Why We Celebrate Birthdays


It is common to celebrate the day of our birth. Children especially look forward to getting older because they know a party is often in the works or at least a cake. Ancient Western tradition was completely different than what we do now.

In olden time, children’s birthdays were never celebrated nor were women’s. In Egypt and even later in Babylonia dates of birth were only recorded for male children of royalty. Birthday parties were unheard of for the lower classes and only the high-ranking nobleman even recognized the day.

Egypt and Greek Celebrations

The first celebration in recorded history is in 3000 B.C. and was for the early pharaohs of Egypt. When a party was given for royalty the celebration involved servants, slaves and even freedmen were allowed to participate, many times prisoners were even released from jail for the day.

History does document two female birthdays. Plutarch, a Greek biographer and essayist, noted that Cleopatra IV threw an enormous party for her lover, Mark Anthony, in which the guest also received gifts. On a macabre note, an earlier Egyptian Cleopatra, Cleopatra II received from her husband one of the most gruesome gifts ever noted. Ptolemy her husband and brother slaughtered and dismembered their son and presented it as a birthday gift.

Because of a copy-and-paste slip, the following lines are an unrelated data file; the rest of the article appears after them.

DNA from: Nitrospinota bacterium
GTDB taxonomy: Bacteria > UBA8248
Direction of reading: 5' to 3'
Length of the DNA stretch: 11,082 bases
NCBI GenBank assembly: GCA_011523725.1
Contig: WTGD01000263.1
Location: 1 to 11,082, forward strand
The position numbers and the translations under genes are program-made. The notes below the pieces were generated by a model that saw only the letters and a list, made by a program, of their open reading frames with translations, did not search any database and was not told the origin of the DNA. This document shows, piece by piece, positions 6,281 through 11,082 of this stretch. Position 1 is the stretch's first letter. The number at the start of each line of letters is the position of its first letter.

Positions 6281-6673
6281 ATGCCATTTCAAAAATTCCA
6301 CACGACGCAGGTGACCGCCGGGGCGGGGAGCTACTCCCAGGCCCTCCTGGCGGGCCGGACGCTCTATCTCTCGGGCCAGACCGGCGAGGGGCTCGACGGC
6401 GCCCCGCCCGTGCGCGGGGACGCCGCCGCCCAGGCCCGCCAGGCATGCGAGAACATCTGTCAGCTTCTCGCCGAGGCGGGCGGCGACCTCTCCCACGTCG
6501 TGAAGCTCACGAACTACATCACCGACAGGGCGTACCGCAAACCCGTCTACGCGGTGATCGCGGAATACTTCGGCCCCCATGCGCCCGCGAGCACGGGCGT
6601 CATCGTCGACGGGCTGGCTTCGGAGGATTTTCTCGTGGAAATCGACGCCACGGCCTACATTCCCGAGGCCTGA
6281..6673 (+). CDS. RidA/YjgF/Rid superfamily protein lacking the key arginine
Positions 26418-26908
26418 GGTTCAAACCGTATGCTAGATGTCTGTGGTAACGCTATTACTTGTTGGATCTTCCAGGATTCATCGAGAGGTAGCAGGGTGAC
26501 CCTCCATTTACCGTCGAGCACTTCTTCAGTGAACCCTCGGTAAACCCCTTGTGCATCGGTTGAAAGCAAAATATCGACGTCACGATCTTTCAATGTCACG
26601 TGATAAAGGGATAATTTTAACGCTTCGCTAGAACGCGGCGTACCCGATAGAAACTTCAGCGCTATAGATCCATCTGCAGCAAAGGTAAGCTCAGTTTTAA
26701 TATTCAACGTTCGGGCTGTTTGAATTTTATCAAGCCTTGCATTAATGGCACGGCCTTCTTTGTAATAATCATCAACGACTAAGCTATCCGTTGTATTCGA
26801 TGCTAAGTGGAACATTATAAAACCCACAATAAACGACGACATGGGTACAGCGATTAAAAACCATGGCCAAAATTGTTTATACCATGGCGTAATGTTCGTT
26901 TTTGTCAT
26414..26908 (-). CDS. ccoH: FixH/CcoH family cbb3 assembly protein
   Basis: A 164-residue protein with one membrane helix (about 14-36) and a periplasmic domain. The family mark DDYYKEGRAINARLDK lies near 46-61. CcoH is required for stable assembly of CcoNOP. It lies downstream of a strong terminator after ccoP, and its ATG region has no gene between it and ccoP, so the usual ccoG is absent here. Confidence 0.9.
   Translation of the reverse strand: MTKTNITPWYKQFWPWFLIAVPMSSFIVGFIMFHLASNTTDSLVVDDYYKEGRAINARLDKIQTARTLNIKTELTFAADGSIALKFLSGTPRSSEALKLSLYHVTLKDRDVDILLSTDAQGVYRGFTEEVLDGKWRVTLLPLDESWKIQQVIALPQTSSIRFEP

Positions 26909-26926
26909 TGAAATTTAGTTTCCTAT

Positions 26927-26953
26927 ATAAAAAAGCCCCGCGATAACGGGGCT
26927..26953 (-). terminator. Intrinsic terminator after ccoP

Phiochorus and the Worshipers of Artemis

The Greeks soon adopted the idea of celebrating the date of one’s birth from the Egyptians and added the custom of a sweet cake as part of this event. Philochorus, a writer of the time, wrote that the worshipers of Artemis, the goddess of the moon and the hunt, had a big cake on her birthday on the sixth of each month. There is also evidence that the cake contained lighted candles to signify the goddess’s earthward radiance.

Greek deities’ birthdays were celebrated each month and usually with huge, elaborate ceremonies. Yet during this time children and women’s birthdays were considered not important enough to celebrate. However the man of the household was considered important and usually garnered a party and cake.

Christianity and Birthdays

All of the festivities cease with the rise of Christianity. The world was deemed a harsh and cruel place for infants who entered the world with the original sin of Adam. Birth was not considered something to celebrate. In the beginning of early Christianity, it was the day of death that was considered important and worthy of honoring. Christian references from this time to birthdays as clarified by Church historian, Peter Chrysologus, not as the day of birth, but as the day they went to live with the Lord. Many of the early church fathers preached against celebrating birthdays because they felt it was a pagan ritual.

The church began to change its opinion in the fourth century when the debate started on the birth of Christ. This date was settled and became Christmas. So it was the celebration of Christ’s birthday that made the Western world realizes the importance of birthdays.

By the twelfth century, birthdays of women as well as children were being recorded. Parties were organized and gifts awarded on this special day. It wasn’t too long after this that birthday cakes reemerged with candles to announce the age of the honoree.